Jimmy Wales has spent a lot of time defending his brainchild Wikipedia, the world's leading Website where citizen Web users can anonymously contribute entries on anything from the history of the hot dog to celebrity biographies.
Wikipedia founder Wales' crusade continued this week in the wake of a June 28 The New York Times report that he, Wikipedia's administrators and The Times worked regularly to flush information about kidnapped Times journalist David Rohde from the site. Some Internet experts describe the joint effort, carried out to save Rhode's life, as censorship, a charge Wales flatly denies.
David Ardia, a fellow at the Berkman Center for Internet and Society and the director of the Citizen Media Law Project, wondered whether or not Wikipedia has taken similar measures in other instances.
"If the assumption going into this was that Wikipedia doesn't censor what topics it covers, then that turns out not to have been true, it raises the question: are there other pieces of information that have been kept off of Wikipedia for this or other similar reasons?" Ardia told eWEEK.
Wales told eWEEK there "are no other cases of me having knowledge of a media blackout, no," adding that there are many cases of unsourced and unreliable information being kept out of Wikipedia. Sometimes that information turns out to have been true all along, which Wales attributed to the nature of the spread of knowledge over time.
Ardia also said the actions of Wales and his admins diminish the credibility that people place on Wikipedia as a thorough and unbiased source for news and information. Wales disagreed and denied the actions of he and his Wikipedia admins constitute censorship:
"This was a strict application of our rules about quality. When we say we insist on reliable sources, and when we say we care about the humanitarian impact of our work, we mean it. I find it strange in this day and age that people still cannot keep clear the concepts of "censorship" - which involves the use of force - and "editorial judgment" - which involves reasonable judgments about what to print. The misuse of these terms leads people to fail to understand the facts of important situations."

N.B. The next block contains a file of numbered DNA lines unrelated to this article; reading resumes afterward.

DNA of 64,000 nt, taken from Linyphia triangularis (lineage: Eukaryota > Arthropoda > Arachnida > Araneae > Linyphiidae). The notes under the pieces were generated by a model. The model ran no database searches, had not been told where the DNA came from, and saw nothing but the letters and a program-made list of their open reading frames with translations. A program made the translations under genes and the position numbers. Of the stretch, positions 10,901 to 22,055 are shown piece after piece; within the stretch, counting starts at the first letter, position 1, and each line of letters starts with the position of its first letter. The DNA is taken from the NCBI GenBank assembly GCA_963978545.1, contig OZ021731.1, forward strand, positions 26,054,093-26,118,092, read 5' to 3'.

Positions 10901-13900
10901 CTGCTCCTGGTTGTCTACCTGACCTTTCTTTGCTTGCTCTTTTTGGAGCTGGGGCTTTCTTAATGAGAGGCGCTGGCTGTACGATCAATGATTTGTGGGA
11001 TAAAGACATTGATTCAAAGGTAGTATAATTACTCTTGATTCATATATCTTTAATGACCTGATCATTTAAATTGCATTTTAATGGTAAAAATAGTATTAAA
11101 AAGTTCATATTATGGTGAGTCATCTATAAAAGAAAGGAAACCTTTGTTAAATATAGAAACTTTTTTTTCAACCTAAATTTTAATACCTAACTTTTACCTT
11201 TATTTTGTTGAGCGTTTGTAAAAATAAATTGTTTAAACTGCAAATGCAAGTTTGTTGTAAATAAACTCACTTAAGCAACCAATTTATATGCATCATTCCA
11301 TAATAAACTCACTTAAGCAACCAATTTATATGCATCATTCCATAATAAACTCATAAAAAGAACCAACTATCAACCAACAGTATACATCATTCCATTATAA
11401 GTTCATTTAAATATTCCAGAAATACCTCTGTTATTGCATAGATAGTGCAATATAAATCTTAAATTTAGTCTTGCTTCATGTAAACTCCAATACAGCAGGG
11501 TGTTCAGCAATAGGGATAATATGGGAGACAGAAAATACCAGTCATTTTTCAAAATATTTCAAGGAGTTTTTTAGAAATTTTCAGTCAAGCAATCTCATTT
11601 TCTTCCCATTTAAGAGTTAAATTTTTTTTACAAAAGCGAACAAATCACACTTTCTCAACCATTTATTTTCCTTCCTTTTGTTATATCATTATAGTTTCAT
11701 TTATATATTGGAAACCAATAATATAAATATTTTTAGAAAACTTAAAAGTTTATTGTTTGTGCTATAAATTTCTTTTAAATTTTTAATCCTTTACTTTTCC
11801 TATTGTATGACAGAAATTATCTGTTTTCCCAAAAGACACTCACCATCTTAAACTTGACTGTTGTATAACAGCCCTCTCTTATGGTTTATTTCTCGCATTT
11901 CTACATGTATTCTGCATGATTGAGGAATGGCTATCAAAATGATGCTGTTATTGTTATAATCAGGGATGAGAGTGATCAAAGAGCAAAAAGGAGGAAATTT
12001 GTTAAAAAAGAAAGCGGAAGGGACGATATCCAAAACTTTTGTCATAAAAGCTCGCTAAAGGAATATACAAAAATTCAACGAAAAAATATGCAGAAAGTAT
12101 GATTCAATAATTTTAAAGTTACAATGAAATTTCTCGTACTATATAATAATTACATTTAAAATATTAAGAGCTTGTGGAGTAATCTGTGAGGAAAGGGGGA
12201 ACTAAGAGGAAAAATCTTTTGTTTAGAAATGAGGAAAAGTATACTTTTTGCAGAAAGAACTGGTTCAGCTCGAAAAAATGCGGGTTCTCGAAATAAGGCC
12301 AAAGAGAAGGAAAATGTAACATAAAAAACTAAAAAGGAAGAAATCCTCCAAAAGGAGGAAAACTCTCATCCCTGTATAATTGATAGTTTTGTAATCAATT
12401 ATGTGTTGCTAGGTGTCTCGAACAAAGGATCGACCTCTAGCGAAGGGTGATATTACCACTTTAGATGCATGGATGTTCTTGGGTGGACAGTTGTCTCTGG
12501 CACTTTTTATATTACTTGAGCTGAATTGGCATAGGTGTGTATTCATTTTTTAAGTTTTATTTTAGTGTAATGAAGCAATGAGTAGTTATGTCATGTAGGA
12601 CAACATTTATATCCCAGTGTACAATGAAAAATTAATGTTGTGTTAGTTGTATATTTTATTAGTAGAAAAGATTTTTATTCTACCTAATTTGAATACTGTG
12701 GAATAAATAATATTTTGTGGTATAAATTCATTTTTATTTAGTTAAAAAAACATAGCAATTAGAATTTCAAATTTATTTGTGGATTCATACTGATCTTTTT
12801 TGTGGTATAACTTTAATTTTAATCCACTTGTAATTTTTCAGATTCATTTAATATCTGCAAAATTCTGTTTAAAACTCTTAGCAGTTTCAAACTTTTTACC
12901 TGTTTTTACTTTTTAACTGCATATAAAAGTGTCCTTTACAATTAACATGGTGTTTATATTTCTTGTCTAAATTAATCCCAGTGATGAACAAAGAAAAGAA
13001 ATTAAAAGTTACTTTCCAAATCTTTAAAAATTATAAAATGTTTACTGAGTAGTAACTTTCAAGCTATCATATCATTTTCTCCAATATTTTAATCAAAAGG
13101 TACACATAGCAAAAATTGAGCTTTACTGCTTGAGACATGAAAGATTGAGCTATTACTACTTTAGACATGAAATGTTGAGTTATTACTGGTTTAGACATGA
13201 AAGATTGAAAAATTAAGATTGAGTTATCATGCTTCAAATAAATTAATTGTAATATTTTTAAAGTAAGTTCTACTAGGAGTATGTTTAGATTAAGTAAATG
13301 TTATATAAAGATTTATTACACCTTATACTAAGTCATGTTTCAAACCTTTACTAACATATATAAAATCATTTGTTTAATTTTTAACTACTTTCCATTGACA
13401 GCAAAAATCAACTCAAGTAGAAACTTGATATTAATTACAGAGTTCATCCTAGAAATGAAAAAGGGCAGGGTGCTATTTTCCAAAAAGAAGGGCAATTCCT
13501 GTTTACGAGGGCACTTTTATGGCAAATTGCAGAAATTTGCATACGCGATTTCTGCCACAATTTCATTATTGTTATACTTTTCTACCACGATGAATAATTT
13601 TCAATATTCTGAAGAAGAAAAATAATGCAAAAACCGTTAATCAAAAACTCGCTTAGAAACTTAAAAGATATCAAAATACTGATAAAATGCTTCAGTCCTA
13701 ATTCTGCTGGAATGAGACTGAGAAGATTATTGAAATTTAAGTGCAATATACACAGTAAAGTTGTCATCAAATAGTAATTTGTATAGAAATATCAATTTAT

The events that set this Wikipedia issue in motion started shortly after Nov. 10, 2008, when Rohde was captured by the Taliban in Afghanistan. Times officials feared publicity on Wikipedia and other sites would make Rhode too important for the Taliban to let go, increasing the threat level to his life, according to the Times report.
Wikipedia user-editors posted information about the captured journalist on Rhode's Wikipedia page at least a dozen times, the Times said. But Wales, Wikipedia's admins and the Times' staffers watched the site like hawks and removed information about Rohde's plight from the site, even freezing the page to prevent more editing.
Fearing Rohde's life was at stake, Times reporter Michael Moss Nov. 12 changed the Wikipedia entry on Rohde to emphasize his work that could be seen as sympathetic to Muslims. One day later, an editor without a user name edited the Rohde entry to include the kidnapping; Moss deleted the addition only to see it added again with a protest note and citation of an Afghan news report.